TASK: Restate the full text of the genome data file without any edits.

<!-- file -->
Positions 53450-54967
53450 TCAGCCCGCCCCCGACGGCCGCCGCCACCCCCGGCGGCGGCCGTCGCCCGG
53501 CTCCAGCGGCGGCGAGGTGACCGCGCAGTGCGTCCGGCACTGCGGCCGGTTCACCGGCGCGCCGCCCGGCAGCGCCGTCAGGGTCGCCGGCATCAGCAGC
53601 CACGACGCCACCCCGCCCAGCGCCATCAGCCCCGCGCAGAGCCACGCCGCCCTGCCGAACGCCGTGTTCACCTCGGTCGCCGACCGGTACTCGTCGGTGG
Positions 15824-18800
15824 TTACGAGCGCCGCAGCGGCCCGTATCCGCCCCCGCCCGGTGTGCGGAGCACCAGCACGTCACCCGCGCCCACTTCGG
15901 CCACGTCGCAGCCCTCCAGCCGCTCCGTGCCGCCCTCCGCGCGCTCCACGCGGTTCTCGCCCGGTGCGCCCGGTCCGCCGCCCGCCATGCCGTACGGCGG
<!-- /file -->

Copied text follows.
Positions 53450-54967
53450 TCAGCCCGCCCCCGACGGCCGCCGCCACCCCCGGCGGCGGCCGTCGCCCGG
53501 CTCCAGCGGCGGCGAGGTGACCGCGCAGTGCGTCCGGCACTGCGGCCGGTTCACCGGCGCGCCGCCCGGCAGCGCCGTCAGGGTCGCCGGCATCAGCAGC
53601 CACGACGCCACCCCGCCCAGCGCCATCAGCCCCGCGCAGAGCCACGCCGCCCTGCCGAACGCCGTGTTCACCTCGGTCGCCGACCGGTACTCGTCGGTGG
Positions 15824-18800
15824 TTACGAGCGCCGCAGCGGCCCGTATCCGCCCCCGCCCGGTGTGCGGAGCACCAGCACGTCACCCGCGCCCACTTCGG
15901 CCACGTCGCAGCCCTCCAGCCGCTCCGTGCCGCCCTCCGCGCGCTCCACGCGGTTCTCGCCCGGTGCGCCCGGTCCGCCGCCCGCCATGCCGTACGGCGG